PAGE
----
For some vehicles, you’re advised to change the coolant every 30,000 miles. For BMW however, it used to be change it every 4 years. Recently BMW has changed their minds and referred to BMW coolant as a “Lifetime Fluid” Now I’m not a BMW engineer. I don’t work for corporate BMW, but I do know what my experience over the last 2 decades tells me.
I’ve seen conflicting online blogs and forums that says “…coolant changes are a ripoff…” and shouldn’t be performed and I’ve seen “Change it every 4 years” or “follow the manufacturer’s recommendation.”
For example, Hyundai says the coolant (what many refer to as “antifreeze”) in most of its models should be replaced after the first 60,000 miles, then every 30,000 miles after that. The interval is every 30,000 miles on some Mercedes-Benz models, but on others it’s 120,000 miles or 12 years. On still other Mercedes, it’s 150,000 miles or 15 years.
Some manufacturers recommend changing the coolant more often on vehicles subjected to “severe service,” such as frequent towing. The schedule for many Chevrolet’s, though, is to change it at 150,000 miles regardless of how the vehicle is driven.
Many service shops, though — including some at dealerships that sell cars with “lifetime” coolant say you should do it more often than the maintenance schedule recommends, such as every 30,000 or 50,000 miles.
Here’s why: Most vehicles use long-life engine coolant (usually a 50/50 mixture of antifreeze and water) that for several years will provide protection against boiling in hot weather and freezing in cold weather, with little or no maintenance. Modern vehicles also have longer intervals between fluid changes of all types partly because environmental regulators have pressured automakers to reduce the amount of waste fluids that have to be disposed of or recycled.
Coolant can deteriorate over time and should be tested to see if it’s still good, as it can be hard to tell just by appearances. Even if testing shows the cooling and antifreeze protection are still adequate, antifreeze can become more acidic over time and lose its rust-inhibiting properties, causing corrosion. Now a little known fact is that BMW coolant, as it breaks down, changes color from Royal Blue to an Amber color. Personally, this is the “tongue depressor” method I use to determine if the coolant flush should be recommended.
Coolant not only provides the engine with the liquid necessary to keep the cylinder-head and block from melting, but the glycol provides the water pump with necessary lubrication. Now you change your oil don’t you? Why? because over time and applied heat, the fluid breaks down and you loose viscosity. Coolant also provides corrosion protection.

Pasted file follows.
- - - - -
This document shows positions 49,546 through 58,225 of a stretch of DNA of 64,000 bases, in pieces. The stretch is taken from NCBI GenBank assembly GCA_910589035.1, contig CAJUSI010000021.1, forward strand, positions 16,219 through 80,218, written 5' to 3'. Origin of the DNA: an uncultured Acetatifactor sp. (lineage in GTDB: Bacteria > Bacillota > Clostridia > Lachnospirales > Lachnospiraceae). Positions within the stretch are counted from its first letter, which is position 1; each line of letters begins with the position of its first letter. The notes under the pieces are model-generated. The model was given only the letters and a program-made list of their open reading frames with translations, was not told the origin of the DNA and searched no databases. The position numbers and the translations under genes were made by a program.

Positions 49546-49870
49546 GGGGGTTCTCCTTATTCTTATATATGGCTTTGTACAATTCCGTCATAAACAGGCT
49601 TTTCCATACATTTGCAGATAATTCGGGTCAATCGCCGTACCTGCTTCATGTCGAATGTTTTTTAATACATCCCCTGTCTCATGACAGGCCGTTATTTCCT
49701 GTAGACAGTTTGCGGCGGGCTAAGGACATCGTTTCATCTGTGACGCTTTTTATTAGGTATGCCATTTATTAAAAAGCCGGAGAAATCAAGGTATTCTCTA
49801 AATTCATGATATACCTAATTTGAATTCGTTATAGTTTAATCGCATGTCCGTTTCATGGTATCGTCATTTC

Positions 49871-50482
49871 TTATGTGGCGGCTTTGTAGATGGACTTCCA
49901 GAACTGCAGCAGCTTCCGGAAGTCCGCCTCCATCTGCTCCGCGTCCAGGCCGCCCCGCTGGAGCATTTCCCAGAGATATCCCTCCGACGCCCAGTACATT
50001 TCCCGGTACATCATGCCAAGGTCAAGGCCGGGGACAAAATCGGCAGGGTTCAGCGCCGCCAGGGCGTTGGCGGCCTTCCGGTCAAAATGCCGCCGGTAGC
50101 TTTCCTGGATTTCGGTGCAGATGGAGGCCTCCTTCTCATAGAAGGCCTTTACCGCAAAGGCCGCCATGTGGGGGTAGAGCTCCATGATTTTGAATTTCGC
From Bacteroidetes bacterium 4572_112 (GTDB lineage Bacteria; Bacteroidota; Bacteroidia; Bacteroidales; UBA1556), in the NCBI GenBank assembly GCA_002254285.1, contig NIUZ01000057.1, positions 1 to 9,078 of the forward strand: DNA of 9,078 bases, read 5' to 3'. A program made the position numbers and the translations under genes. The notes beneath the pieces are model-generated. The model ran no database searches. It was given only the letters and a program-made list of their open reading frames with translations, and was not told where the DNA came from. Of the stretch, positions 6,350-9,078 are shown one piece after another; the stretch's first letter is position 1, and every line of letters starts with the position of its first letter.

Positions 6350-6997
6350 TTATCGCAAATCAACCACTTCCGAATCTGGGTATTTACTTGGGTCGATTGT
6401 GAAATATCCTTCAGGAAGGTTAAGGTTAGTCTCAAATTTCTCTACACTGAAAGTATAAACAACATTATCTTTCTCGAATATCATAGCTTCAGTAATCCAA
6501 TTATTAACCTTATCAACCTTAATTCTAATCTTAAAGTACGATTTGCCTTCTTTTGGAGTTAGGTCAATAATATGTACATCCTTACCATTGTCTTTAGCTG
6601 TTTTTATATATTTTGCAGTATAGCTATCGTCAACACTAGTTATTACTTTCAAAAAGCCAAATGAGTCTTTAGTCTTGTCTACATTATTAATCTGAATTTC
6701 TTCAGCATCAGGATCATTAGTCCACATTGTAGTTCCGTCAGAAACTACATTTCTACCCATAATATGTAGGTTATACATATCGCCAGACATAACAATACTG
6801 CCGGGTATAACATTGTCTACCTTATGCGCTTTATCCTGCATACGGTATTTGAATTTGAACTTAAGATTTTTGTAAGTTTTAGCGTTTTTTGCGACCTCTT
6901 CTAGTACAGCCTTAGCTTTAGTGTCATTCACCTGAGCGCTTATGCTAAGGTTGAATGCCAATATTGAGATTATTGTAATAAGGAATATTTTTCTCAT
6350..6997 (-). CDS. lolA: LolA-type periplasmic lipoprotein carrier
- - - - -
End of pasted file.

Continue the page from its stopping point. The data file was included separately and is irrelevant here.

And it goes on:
Corrosion can damage the radiator, water pump, thermostat and other parts of the cooling system, so the coolant in a vehicle with more than about 50,000 miles should be tested periodically. That’s to look for signs of rust and to make sure it has sufficient cooling and boiling protection, even if the cooling system seems to be working properly. It can be checked with test strips that measure acidity, and with a hydrometer that measures freezing and boiling protection. Also, a little known fact that I never see anywhere online is the pH factor of the coolant. The temperature sensor that is using the engine ground as an electrical -0- if you will, will read a false value if the coolant pH is off causing a voltage to be induced. Think about the Baghdad Battery, with 2 dissimilar metals and an electrolyte, voltage is created within the engine. This is why maintaining a proper pH balance may literally effect the fuel ratio and the Volumetric Efficiency (VE). Who doesn’t want optimum fuel mileage?
If the corrosion inhibitors have deteriorated, the coolant should be changed. The cooling system might also need to be flushed to remove contaminants no matter what the maintenance schedule calls for or how many miles are on the odometer. On the other hand, if testing shows the coolant is still doing its job and not allowing corrosion, changing it more often than what the manufacturer recommends could be a waste of money. Schedule an appointment today to have your coolant system checked and while you’re at it, there’s a chance there could be a coupon in it for you.
Read more at https://www.cars.com/articles/how-often-should-i-change-engine-coolant-1420680853669/#sdD8qrc7tZfBPiUD.99
Want to do it yourself? It’s messy but Pelican Parts has a great step by step here.